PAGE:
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Let ‘Cervical Screening’ save more lives

Let ‘Cervical Screening’ save more lives

This week is Cervical Screening Awareness Week (June 14th – June 20th) and health chiefs are raising awareness of the life-saving smear test.

Cervical screening (a smear test) is the best protection against cervical cancer, yet over a quarter of those invited don’t take up their invitation.

It can be a difficult test for many, from those who experience pain to those with experience of trauma or who have gaps in understanding about what the test is for.

Local doctors would like to remind and encourage women to attend their cervical screening.

Around 2,600 women are diagnosed with cervical cancer in England each year, and around 690 women die from the disease, which is 2 deaths every day. It is estimated that if everyone attended screening regularly, 83% of cervical cancer cases could be prevented.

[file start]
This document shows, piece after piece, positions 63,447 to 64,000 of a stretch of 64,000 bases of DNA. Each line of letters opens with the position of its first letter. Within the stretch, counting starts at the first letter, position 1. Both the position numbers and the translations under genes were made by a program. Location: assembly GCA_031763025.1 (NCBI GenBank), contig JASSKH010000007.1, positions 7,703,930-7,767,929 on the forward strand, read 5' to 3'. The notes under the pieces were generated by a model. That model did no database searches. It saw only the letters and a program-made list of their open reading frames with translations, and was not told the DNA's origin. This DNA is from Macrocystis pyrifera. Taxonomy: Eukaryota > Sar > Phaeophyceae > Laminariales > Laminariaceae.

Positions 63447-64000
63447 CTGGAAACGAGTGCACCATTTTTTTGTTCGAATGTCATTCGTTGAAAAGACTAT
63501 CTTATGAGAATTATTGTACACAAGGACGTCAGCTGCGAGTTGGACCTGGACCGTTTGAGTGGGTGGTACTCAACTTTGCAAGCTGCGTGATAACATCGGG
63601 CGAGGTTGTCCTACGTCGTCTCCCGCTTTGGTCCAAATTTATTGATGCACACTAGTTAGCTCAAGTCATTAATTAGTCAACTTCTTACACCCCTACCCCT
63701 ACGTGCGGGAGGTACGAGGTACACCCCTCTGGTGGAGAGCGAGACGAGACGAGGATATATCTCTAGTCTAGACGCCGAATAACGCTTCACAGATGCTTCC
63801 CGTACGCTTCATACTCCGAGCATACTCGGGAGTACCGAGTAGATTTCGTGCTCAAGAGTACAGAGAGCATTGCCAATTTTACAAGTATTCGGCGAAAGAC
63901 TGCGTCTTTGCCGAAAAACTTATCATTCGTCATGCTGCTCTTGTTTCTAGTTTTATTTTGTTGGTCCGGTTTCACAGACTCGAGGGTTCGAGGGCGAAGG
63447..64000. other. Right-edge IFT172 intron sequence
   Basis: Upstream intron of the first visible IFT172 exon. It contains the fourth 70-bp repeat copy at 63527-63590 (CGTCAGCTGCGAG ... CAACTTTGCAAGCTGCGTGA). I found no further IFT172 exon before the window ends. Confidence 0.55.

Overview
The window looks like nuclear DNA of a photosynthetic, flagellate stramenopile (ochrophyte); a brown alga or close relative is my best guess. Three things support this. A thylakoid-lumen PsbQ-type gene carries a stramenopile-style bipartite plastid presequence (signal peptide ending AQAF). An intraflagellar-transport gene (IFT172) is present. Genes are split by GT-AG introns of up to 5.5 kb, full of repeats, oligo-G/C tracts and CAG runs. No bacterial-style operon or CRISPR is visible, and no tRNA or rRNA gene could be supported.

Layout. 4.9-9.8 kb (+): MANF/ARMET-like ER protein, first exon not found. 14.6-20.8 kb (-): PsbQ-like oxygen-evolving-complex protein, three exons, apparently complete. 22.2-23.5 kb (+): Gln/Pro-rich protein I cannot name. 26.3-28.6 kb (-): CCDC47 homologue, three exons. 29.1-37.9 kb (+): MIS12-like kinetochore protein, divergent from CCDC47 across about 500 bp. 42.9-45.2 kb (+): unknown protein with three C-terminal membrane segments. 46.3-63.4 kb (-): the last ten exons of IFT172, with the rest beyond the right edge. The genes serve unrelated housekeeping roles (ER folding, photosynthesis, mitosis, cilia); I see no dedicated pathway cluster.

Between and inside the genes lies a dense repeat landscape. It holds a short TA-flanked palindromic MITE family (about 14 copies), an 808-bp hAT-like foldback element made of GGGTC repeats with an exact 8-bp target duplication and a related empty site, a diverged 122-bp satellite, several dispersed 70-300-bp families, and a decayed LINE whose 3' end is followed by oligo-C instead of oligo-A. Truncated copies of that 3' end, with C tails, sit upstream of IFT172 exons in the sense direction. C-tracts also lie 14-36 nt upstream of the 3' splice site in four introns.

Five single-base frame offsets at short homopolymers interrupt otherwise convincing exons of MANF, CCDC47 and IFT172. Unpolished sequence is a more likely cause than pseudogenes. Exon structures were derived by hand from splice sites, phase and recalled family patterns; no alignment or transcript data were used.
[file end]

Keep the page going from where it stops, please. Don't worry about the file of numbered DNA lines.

Dr Neil Smith, GP and Cancer Director for Lancashire and South Cumbria said: “Cervical screening checks the health of your cervix. It is not a test for cancer, it’s a test to help prevent cancer by detecting early abnormalities in the cervix, so they can be treated. If these abnormalities are left untreated, they can lead to cancer of the cervix (the neck of the womb). I would recommend that every woman invited should have the test. We know that on average cervical screening helps save the lives of approximately 4,500 women in England every year.

“The word cancer can create fear and negative emotions. By talking about it we identify these feelings, and it helps to put things into perspective. Making cancer part of everyday conversations encourages people to attend appointments for cancer screening and tests or hospital reviews for suspected cancer.”

Cervical cancer is the most common cancer in women aged 35 and under. Despite this, more than 20 per cent of women invited for screening do not attend. Cervical screening can prevent around 45% of cervical cancer cases in women in their 30s, rising with age to 75 per cent in women in their 50s and 60s, who attend regularly.

As well as attending for screening when you are invited, other signs to look out for include any abnormal bleeding or unpleasant discharge or pain after sex. If you notice anything unusual, make an appointment to see your doctor and get it checked out.

More information about cervical screening and cervical cancer: